I bring this up because I am writing happy.
Yes—I am the queen of angst, and I am writing a happy book. Now, I do this regularly when I write my Christmas stories, and sometimes I get really edgy and write a full-length story like Shiny! Or Gambling Men. The point is, instead of “Angst and Pain, Amy Lane!” the reader is getting happy. No toffee, nougat, caramel, pretzels or crickets—just chocolate.
The reviewer reaction to this is usually surprisingly depressing. “Well, if it was another storyteller, I’d think it was good, but it’s Amy Lane, and she can do better.” (I shit you not—look under any of my “happy titles” from It’s Not Shakespeare to Going Up! to Shiny! And you will find at least four reviews that say that. Excuse me while I ice my nads. Ouch.)
However, the sales reaction to this is usually very very… cheerful! People love to buy happy. They just feel really guilty about enjoying it. “Well, it was fun, but it was only romantic comedy, so my enjoyment is tainted somehow with the lack of feeling my insides twisted into a double knot and punctured with pins.” I don’t get it myself—I love myself a good happy—but I’ve learned not to question the things I cannot change.
And I’ve learned not to feel bad about writing happy.
I am putting craftsmanship into every word. I am thinking painstakingly about every character reaction. I am trying hard to fill my story with as many details that give readers a place to grasp the story emotionally as I do with my more serious, pain-laden stories. I don’t want to write the same story every time. Writing The Locker Room or Beneath the Stain 365 days a year would kill me. If I am going to fill my box of chocolates with variety, some of those chocolates are going to have to be garden-variety chocolate crèmes. As long as they’re as carefully crafted as the chocolate covered crickets, I have done my job.
Of course, saying this out loud takes a great deal of cheering from my long-suffering beta reader—it’s hard to buck public opinion with the knowledge that I’m doing my best.
“It’s good,” my beta reader assures. “I love it. If you give this character an incurable disease or kill off a parent, I’ll fly 3,000 miles and smack you.”
“Are you sure? I mean, it’s really a very simple romance, very immediate and character driven. Not… you know. Bells, or Stain, or Keeping Promise Rock. Not… epic.”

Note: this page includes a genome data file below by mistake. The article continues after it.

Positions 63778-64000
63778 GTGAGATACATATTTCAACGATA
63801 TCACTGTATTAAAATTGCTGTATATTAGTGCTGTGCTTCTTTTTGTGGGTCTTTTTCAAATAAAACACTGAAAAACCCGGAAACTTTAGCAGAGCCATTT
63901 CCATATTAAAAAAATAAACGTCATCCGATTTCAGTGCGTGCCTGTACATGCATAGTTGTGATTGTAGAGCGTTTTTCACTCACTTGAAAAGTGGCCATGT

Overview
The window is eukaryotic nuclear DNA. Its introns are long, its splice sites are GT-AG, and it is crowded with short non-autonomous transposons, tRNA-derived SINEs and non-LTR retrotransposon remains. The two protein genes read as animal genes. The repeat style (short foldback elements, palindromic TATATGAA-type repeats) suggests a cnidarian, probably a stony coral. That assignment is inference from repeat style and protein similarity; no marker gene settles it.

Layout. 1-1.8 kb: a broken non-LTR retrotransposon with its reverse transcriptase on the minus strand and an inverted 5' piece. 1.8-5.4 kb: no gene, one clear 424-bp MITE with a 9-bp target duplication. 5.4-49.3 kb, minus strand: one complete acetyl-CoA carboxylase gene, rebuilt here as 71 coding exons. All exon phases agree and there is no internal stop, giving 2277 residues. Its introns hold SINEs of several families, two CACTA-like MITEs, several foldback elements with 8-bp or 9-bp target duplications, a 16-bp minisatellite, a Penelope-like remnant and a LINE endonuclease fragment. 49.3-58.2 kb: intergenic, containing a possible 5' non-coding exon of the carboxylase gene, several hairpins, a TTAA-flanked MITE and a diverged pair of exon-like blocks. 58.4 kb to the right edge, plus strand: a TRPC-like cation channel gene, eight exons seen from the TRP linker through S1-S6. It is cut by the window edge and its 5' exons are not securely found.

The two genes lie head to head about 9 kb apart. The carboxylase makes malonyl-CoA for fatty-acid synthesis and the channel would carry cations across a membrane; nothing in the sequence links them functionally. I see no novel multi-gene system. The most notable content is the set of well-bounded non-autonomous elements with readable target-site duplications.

Well, my beta reader has put up with a lot, recently. She gets cranky when I say things like this.
“Listen, you. The last year has been a horror. Dead boyfriends, WWII, Alzheimer’s, mental illness, children leaping from parapets, rape, murder, and HEA after life. I love you, but I love this book too. If you hurt these people, I will hate you. Yes, your reviews might be great if suddenly the fucking dog dies or somebody’s parent takes a turn for the worse, but right now this is rich, simple romance. This is two guys working shit out. Just leave it.”
Uhm, my beta reader writes pretty much exactly what I love to read. If I don’t trust her on matters like this, I am wasting the precious time she needs to be spending writing me some more goddamned happy.
I need to read the happy—not just hers, I can read anybody’s happy, but she’s the one whose time I’m stealing right now. So I need the happy. And the action. And the violence. It fills something in my soul. It is something I don’t write all the time, and it makes me shiver with impossible hope. If I am going to be using the time she should be using writing, I had better listen to what she has to say.
So I am writing me some happy. Rich, smooth, creamy milk chocolate and nothing else. I will not add bite or crickets or chocolate covered cherries. (Heh heh, cherries!) There may be nuts—it is after all, gay romance—but for the most part?
My box of chocolate needs some of these confections. I shall craft them the best I can, wrap them in the shiniest ruffled foil, make the ribbon on the box big and red and exciting, and I shall ignore the people who think I can do better.
I am writing something I love with all of the skill I possess. There is nothing better than this.